Thanks for the comment. Yes pigment inks are better for transfer. Of course there are other parameters that can effect the print quality, such as the application of the transfer, using enough heat , pressure and time, not using bleach in the washing etc.

    Thanks!

  3. Sublimation Ink says:

    Thanks for this post.I was going through this post and found it very informative.However i would go with sublime ink as they use heat transfer technology hence the color is prominent also the whole process takes very less time .Any way the post is good.

  4. Pingback: Understanding Giclee Printing | Solopress

  5. James Bell says:

    Hi,

    I know this topic is a few years old but I would like to ask, what type of ink would you recommend for general household printing, letters photos etc, Dye or Pigment. I have a Epson XP-205 all in one printer.

    Cheers

    • Joseph Eitan says:

      Hi James,

      Most cases it is really down to the ink which works with your printer best i.e. the manufacturer recommended ink. Have you a choice of both? It is quite rare for home printers to have the choice of either.

  6. Julie says:

    Thank you for this.

    For the past few years I’ve used Epson durabrite ink but my printer packed up a few months ago & I got an HP printer for Christmas. I have found the Durabrite ink really expensive & this is one of the reasons I chose an hp printer.

    The hp printer has black pigment ink which isn’t waterproof (I tested it) & the coloured ones are dye based.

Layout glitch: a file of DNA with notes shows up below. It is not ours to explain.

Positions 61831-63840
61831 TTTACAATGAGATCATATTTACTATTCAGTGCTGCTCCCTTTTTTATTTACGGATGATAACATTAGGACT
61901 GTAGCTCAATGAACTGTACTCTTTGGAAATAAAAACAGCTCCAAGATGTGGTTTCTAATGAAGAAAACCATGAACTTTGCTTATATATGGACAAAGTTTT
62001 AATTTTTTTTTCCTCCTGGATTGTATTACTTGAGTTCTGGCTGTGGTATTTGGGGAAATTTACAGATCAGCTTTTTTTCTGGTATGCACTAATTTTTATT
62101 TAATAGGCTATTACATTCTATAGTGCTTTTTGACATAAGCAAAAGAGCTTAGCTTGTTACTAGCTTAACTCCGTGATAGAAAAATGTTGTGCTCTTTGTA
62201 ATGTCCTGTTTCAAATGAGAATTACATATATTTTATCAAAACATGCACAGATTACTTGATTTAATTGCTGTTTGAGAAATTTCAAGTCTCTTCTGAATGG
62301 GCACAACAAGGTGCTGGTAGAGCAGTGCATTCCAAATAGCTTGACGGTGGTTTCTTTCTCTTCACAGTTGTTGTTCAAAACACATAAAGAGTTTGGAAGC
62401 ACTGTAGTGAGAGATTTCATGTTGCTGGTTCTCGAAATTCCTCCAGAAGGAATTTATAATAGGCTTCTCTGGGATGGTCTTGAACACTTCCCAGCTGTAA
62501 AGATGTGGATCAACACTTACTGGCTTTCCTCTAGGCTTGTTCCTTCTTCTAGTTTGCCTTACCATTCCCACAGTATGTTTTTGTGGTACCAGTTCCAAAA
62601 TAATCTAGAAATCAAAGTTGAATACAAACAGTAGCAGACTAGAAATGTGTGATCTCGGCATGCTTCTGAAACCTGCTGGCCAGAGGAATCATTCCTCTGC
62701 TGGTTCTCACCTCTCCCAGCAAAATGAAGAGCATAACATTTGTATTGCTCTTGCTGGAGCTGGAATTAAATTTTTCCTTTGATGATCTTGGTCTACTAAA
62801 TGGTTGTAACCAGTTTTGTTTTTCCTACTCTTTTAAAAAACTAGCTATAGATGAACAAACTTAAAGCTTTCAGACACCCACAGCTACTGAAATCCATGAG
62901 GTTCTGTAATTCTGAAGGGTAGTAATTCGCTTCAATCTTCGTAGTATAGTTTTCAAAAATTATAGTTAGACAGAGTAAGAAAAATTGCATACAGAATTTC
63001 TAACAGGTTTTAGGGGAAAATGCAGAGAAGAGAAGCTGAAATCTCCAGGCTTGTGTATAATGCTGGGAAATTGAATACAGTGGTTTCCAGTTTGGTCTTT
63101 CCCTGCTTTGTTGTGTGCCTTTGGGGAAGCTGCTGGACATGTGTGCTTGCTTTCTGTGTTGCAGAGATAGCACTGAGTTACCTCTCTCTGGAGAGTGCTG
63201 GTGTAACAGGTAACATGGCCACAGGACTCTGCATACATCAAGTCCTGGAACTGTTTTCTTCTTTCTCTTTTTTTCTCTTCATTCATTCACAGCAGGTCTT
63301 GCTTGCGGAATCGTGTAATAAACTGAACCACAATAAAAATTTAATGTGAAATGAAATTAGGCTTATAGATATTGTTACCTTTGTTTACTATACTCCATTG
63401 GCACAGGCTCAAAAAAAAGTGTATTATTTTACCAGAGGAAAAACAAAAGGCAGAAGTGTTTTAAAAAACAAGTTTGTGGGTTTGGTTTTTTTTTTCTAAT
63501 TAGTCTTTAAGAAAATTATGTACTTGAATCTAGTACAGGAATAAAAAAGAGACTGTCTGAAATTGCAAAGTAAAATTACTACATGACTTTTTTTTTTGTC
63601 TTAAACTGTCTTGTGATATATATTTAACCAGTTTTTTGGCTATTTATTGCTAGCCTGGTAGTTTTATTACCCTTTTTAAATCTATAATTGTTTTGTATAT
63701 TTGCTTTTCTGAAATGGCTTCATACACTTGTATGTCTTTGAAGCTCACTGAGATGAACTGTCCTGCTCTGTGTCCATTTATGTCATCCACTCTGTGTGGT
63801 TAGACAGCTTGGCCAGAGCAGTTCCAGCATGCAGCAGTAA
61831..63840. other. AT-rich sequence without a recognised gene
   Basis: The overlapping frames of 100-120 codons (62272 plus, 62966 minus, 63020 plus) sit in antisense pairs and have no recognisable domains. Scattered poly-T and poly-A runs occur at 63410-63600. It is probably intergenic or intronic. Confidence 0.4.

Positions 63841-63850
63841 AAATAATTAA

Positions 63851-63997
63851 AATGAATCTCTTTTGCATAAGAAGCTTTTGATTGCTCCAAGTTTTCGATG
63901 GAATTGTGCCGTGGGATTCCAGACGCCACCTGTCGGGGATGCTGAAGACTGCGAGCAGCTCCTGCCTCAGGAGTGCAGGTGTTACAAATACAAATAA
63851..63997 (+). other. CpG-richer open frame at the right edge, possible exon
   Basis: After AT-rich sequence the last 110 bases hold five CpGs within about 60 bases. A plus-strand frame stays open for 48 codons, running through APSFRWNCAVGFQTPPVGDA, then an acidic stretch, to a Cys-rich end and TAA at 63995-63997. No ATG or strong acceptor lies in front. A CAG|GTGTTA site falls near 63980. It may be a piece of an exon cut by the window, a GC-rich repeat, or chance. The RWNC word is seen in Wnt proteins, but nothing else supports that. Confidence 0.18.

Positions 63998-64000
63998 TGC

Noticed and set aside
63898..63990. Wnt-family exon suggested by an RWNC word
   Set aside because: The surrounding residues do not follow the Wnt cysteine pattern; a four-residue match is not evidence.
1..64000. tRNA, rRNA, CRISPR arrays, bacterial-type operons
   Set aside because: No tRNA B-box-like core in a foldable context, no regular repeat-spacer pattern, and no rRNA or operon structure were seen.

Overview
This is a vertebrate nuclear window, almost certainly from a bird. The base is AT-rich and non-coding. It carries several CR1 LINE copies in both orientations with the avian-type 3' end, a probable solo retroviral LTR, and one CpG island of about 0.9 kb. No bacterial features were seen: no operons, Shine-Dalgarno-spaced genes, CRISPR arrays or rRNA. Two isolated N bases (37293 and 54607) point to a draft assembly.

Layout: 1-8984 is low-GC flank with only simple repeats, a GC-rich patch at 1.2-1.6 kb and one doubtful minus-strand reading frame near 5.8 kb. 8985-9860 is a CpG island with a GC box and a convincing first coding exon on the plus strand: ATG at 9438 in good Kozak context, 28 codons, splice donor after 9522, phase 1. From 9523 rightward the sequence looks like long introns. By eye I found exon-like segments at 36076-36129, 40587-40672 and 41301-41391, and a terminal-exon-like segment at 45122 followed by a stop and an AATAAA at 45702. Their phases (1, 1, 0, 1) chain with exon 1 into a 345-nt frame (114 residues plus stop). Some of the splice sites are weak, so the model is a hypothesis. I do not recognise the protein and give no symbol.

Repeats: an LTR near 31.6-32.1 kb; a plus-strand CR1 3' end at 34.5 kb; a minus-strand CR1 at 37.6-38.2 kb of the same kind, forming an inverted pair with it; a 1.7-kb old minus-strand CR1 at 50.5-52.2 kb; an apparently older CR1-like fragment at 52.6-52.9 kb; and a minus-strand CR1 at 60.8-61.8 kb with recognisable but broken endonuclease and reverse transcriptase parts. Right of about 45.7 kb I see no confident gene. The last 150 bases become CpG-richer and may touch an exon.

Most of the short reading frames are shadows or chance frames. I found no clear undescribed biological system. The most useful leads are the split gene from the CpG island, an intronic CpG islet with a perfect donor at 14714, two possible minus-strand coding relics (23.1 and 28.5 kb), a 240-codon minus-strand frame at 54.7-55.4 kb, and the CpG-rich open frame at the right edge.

I don’t print photos but I do print emails etc which I don’t want damaged by water.

    Do you have any tips please on how I can protect the emails etc from water damage & also will the items last as long as those printed on a pigment printer?

    I hope you can help me with this as it’s really stressing me out!

    Thanks from the UK.

    • Joseph Eitan says:

      Protecting the emails from water can occur if you use a water resistant paper which is the 280g photo paper range and in conjunction with the fixative spray. It is not possible to do when printing emails on ordinary paper as the back of the paper is not water proof and any spillage will affect the print. You could always laminate each email you print off but that is something we do not deal with. Thank you.

  7. Nitheesh kumar M says:

    Hi,

    I’m new to the process.I’m looking to print on 100% cotton t-shirts using heat press machine. I’m having Epson L130 printer. Which ink would be suitable for the Cotton shirts. I’ve heard that we can’t use sublimation ink in 100% cotton t-shirts. Please suggest the appropriate ink and transfer paper.

    • Joseph Eitan says:

      hi, the ppd range of transfer papers suits any inkjet ink (Dye and pigment based inks). Either will work the same. Thank you.